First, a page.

Leaders Don’t Need to Have All the Answers

We expect our leaders to know the answers. After all, isn’t that why they’re the leader?

This simple and seemingly benign assumption is increasingly outdated, and harmful to modern companies, organizations, and communities trying to achieve positive change. In fact, it is important for contemporary leaders to acknowledge when they do not know the answer (which is usually!), and to view an important part of their role as framing problems and asking for help. This requires adjusting some of our fundamental beliefs about leaders and leadership.

Today’s change leaders are increasingly confronted with problems for which no one knows the answer. But instead of turning to their communities and asking for help, they often try to fake it til they make it. They cram late into the night, rack their brains, and lead at the very edge of their learning curve. They do it because the pressure to know feels so intense, and their own self perception of what leadership looks like is so ingrained. They assume their role is to resolve the questions, fix the problems, make the decisions, know the answers.

I get it. I used to be the case and point for this kind of leader. This only changed because I was finally confronted with a situation for which there simply was no decent answer. I was forced to turn to my community and pose a problem without any solution at all. The result was more powerful than I could have imagined. People responded, mobilized, contributed ideas, opened doors, and together we reached an outcome better than I could have initially imagined or achieved on my own. This experience changed how I think about change leadership forever.

Now I regularly advise and help other leaders frame questions, and ask for help. I help them be okay with not knowing. I help them frame and manage a process through which a community comes together to find the best available answer to a potentially unknowable problem.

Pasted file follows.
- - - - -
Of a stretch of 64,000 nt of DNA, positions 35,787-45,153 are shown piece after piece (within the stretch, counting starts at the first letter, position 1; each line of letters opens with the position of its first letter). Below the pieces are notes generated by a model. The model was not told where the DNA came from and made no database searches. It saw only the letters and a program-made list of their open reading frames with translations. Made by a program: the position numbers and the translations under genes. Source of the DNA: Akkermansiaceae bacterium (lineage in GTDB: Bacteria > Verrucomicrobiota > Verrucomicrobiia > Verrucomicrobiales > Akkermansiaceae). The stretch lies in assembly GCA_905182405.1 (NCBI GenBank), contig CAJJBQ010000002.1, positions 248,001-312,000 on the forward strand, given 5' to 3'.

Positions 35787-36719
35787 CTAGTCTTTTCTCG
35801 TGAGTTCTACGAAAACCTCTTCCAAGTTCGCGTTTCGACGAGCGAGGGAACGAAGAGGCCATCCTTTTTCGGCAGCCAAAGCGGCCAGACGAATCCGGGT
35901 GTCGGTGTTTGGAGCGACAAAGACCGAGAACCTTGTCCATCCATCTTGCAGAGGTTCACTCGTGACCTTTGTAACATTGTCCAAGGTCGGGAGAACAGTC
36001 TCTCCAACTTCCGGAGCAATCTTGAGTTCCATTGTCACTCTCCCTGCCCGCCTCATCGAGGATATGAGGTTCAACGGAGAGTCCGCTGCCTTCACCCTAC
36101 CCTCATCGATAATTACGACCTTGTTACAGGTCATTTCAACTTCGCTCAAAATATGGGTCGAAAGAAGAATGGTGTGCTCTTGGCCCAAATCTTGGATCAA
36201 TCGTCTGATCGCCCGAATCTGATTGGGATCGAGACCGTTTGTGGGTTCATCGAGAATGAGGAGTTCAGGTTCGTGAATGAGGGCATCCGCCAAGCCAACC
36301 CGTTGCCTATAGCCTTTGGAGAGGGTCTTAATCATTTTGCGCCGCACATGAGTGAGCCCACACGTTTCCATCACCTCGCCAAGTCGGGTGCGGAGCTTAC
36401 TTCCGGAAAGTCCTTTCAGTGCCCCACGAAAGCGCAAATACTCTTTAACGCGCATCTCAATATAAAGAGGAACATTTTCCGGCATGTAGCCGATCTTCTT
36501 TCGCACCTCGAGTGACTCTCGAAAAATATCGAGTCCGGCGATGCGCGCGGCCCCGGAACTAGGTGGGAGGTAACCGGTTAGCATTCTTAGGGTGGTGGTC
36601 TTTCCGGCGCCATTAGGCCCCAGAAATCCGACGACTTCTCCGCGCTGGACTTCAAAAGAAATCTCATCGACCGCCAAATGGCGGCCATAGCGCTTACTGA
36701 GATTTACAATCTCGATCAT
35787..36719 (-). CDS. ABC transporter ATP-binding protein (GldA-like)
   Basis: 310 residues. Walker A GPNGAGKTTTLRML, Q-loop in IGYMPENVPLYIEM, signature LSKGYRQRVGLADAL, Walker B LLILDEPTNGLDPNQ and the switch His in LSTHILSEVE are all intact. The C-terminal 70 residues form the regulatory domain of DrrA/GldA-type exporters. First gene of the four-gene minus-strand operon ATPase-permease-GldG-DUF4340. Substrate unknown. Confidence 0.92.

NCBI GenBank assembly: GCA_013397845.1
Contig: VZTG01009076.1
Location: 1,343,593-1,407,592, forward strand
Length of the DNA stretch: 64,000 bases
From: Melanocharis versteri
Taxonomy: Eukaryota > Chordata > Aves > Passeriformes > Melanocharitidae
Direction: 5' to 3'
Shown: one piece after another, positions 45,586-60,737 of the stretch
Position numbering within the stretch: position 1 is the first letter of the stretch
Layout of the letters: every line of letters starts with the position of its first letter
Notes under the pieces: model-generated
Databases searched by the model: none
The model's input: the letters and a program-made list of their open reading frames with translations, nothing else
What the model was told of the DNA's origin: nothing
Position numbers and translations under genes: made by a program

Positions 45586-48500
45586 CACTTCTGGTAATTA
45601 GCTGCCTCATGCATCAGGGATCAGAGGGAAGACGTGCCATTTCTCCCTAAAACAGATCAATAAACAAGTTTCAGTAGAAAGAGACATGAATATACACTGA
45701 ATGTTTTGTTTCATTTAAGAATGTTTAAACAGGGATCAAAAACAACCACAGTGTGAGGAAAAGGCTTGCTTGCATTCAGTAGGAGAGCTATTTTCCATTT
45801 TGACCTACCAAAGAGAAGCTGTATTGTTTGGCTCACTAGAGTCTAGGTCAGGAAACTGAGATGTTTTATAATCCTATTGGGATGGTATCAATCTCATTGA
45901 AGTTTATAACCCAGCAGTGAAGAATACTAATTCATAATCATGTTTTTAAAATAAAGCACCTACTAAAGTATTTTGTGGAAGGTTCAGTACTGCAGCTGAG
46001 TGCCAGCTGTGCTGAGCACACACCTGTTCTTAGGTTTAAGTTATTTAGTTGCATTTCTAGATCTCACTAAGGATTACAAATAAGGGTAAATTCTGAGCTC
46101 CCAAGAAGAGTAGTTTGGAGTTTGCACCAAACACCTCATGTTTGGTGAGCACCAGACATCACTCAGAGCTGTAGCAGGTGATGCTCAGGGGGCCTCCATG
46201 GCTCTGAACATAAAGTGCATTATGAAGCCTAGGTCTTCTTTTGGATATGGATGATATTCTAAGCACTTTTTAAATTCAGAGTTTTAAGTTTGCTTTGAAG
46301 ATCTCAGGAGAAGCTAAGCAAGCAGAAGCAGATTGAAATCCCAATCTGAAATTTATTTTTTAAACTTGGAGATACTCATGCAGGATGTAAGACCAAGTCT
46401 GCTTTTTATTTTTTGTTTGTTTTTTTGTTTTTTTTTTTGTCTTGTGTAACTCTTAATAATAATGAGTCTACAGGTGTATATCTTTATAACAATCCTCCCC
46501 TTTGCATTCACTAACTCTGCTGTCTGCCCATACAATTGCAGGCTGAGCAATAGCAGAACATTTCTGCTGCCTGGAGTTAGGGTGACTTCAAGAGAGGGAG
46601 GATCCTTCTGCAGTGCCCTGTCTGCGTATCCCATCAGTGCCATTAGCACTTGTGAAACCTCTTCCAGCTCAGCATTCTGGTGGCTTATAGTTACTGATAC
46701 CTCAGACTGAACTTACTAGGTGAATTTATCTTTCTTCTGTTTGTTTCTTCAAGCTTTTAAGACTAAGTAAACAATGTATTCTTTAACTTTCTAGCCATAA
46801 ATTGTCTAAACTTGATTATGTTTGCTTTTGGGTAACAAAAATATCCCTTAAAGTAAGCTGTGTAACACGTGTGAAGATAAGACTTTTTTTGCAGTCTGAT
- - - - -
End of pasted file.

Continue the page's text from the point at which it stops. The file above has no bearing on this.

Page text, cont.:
Standing up in front of your team or community and admitting that you don’t have the answers they are looking for is hard, especially at first. There are ways to make it easier, and more impactful. Here are a few quick tips for leaders considering this path for the first time.

  • Focus on how you frame the problem. This matters a lot, and can make the difference between productivity and panic. Instead of wracking your brain trying to solve the problem and present the solution, spend your time thinking about how to frame the problem in a clear and productive way. The question needs to be posed in a way that sends people down a constructive path.

  • Shape the process. Throwing a challenging problem out to a group without any ground rules or action plan is another mistake. Establish a period of learning and inquiry, with some structure. As Chip and Dan Heath say, direct the rational rider along a clear path. Take ownership of the process as you give up more control of the solution itself.

  • Create a clear end point. Identify at the beginning when you expect to know or decide. Address the consequences of deciding too late, as well as the potential consequences of deciding too soon. Be clear about who the final decision maker is, and why. Emphasize the need to explore multiple solutions, and open as many doors as possible.

This kind of change leadership is the kind most suited for today’s world. I have consistently seen it lead to better solutions. But if nothing else, it’s more honest, and that in itself is not nothing. So much of leading through change is ultimately about building trust.

Unfortunately, this kind of change leadership is not widespread. In many places we are still stuck in a traditional expectation of the leader’s role. A friend who worked at one of the big five consulting firms told me that they spent time there helping leaders operate effectively at the very edge of their learning curve. I’m sure they did an amazing job, but it seems like exactly what we don’t want to be encouraging.

Rather than helping experts sound authoritative and confident in areas where they’re not, we need to make it safe for leaders to say they don’t know, and ask for help. It will lead to better outcomes for everyone.